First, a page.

Thank you all over and over for being part of this whole trip.  When I’m feeling this crappy, I think of all the folks out there without insurance, without support, without savings..  folks who find out late..  folks who have no choice but to continue working through treatment..  Folks who don’t have a cheering section.  I don’t think I could do it.  Those folks are made of sterner stuff than I.  The fact that in this great nation it is possible for people to end up in that situation is barbaric.  On their behalf, we should be DEMANDING reform.  Profiteering on peoples’ health should not be legal.

(whoa..  where’d that soap box come from?)

My love to you all.

apologizing again for radio silence

It’s been hard this last week to know exactly what to say.  Thank you all so much for your continued comments and emails.  I hope I didn’t sound too morose in the last post.  Many of you said things like “don’t give up” and “keep fighting.”  I didn’t mean to give any of you the impression that I had any other plan!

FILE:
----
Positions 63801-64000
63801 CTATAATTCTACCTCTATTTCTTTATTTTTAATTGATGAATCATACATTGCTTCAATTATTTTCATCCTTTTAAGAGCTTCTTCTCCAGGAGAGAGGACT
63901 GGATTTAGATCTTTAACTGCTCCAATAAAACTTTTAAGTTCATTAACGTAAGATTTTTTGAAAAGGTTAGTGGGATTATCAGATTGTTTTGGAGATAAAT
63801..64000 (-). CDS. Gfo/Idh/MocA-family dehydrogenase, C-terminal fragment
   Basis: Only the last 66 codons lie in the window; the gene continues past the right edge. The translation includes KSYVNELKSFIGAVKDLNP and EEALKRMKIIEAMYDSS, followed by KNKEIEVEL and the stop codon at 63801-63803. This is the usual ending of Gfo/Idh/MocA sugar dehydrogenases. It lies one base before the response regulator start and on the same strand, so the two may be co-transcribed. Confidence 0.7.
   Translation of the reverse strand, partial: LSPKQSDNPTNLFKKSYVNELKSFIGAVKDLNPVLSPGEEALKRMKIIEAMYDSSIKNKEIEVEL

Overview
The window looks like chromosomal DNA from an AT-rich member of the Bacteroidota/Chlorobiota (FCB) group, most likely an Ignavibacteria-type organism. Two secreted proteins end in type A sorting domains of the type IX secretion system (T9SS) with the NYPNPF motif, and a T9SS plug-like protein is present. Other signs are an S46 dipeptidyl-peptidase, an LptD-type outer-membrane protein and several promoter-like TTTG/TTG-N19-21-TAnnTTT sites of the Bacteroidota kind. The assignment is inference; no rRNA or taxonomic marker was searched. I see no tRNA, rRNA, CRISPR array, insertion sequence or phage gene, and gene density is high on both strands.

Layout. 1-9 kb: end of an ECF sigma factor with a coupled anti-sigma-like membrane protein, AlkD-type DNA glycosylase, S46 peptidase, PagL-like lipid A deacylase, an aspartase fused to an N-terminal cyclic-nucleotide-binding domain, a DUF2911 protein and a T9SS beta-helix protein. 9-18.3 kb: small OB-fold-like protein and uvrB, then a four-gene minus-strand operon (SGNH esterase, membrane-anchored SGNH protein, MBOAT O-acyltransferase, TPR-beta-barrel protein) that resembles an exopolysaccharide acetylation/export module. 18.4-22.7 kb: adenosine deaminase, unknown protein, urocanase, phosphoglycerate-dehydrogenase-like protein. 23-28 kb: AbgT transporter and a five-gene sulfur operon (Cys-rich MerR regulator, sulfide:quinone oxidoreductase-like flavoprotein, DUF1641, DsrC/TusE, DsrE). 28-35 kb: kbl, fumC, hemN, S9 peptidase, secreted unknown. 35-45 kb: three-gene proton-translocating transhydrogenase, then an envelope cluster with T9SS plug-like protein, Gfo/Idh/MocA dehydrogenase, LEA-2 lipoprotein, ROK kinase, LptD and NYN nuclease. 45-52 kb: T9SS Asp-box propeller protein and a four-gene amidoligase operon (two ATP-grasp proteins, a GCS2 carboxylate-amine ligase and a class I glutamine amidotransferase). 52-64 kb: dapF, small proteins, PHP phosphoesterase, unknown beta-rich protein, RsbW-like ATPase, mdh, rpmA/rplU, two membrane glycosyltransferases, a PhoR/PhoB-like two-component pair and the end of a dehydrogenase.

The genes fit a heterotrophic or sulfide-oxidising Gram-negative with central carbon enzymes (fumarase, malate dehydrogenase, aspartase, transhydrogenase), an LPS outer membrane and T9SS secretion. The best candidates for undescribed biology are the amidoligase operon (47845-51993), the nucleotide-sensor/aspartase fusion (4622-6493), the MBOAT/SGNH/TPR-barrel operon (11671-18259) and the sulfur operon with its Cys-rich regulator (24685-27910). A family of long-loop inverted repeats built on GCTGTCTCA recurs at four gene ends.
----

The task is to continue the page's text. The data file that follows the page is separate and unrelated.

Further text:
Tomorrow I start chemo again.

In the last week I’ve had an incredible resurgence of pain from the surgery.  It has been defying reason.  The week following surgery I was able to function pretty well..  I built a bike for Julie (pictures as soon as it’s back from the painter).  I cooked thanksgiving dinner for a small army of friends.  I made sourdough.  Etc.  But the last 5 days I have been useless..  I’ve hardly been able to get out of bed.  I think I may have been a little cavalier about how fast I could get back to regular life, and I suffered for it.   To find out that “regular life” was not, in fact, what was waiting for me right on the other side of recovery didn’t help, I’m sure.  I’ve been prescribed two baths a day..  to relax my ass muscles.